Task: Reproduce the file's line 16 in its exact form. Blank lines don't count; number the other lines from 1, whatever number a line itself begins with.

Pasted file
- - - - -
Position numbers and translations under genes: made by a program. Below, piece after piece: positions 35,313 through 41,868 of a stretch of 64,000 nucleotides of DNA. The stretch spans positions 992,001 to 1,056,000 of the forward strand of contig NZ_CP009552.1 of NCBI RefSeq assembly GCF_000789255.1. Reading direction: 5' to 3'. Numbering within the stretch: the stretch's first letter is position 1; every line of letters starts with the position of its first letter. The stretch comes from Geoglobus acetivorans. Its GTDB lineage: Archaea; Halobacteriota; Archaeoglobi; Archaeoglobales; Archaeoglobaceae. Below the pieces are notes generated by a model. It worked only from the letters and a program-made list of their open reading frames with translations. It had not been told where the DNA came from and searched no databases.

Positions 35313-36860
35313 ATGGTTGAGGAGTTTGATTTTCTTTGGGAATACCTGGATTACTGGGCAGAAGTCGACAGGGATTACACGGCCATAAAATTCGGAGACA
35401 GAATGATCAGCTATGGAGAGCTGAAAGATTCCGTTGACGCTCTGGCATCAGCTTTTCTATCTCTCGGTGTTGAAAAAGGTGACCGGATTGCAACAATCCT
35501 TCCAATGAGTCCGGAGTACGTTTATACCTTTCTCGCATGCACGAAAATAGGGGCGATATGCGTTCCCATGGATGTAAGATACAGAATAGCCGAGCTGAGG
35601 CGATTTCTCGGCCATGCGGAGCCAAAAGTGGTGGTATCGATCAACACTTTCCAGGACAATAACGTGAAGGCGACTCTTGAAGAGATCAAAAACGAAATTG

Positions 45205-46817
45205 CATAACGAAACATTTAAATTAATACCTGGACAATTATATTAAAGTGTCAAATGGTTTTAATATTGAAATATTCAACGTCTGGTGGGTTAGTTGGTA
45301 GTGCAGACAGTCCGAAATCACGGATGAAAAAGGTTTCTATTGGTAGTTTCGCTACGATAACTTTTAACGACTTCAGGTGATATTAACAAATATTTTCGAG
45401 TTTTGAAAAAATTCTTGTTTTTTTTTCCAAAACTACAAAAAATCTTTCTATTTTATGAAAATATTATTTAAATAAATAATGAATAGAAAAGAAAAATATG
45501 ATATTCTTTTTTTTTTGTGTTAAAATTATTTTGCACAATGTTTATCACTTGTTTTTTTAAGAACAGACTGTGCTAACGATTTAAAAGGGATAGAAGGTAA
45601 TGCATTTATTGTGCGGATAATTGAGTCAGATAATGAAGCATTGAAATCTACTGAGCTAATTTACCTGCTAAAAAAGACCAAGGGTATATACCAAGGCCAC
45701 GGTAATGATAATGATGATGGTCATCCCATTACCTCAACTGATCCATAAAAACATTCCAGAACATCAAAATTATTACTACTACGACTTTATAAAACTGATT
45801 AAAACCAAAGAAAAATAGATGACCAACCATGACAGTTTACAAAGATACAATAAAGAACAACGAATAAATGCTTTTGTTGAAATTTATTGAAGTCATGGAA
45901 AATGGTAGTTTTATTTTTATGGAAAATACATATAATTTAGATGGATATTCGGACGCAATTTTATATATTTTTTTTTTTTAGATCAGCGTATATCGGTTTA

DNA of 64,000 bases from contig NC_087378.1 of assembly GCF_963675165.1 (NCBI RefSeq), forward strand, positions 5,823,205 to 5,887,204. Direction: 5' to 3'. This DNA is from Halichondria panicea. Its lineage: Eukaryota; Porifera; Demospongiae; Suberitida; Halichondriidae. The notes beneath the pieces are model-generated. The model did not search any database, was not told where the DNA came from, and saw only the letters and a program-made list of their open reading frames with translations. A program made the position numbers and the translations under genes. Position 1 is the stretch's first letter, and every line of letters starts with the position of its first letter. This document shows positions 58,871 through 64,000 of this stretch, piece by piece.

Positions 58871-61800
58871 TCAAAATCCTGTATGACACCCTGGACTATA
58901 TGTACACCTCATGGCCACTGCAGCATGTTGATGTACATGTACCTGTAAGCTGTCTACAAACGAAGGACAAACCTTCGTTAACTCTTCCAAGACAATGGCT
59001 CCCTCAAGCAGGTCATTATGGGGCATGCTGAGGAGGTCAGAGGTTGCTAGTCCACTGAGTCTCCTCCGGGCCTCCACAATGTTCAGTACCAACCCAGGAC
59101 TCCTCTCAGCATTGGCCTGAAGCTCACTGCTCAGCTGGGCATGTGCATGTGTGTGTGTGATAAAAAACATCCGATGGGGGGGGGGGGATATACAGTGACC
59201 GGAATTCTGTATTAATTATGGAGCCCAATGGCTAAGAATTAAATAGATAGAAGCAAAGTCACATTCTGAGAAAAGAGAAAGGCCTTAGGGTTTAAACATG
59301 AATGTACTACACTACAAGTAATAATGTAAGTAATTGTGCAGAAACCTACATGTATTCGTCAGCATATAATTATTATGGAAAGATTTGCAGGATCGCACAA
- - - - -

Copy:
DNA of 64,000 bases from contig NC_087378.1 of assembly GCF_963675165.1 (NCBI RefSeq), forward strand, positions 5,823,205 to 5,887,204. Direction: 5' to 3'. This DNA is from Halichondria panicea. Its lineage: Eukaryota; Porifera; Demospongiae; Suberitida; Halichondriidae. The notes beneath the pieces are model-generated. The model did not search any database, was not told where the DNA came from, and saw only the letters and a program-made list of their open reading frames with translations. A program made the position numbers and the translations under genes. Position 1 is the stretch's first letter, and every line of letters starts with the position of its first letter. This document shows positions 58,871 through 64,000 of this stretch, piece by piece.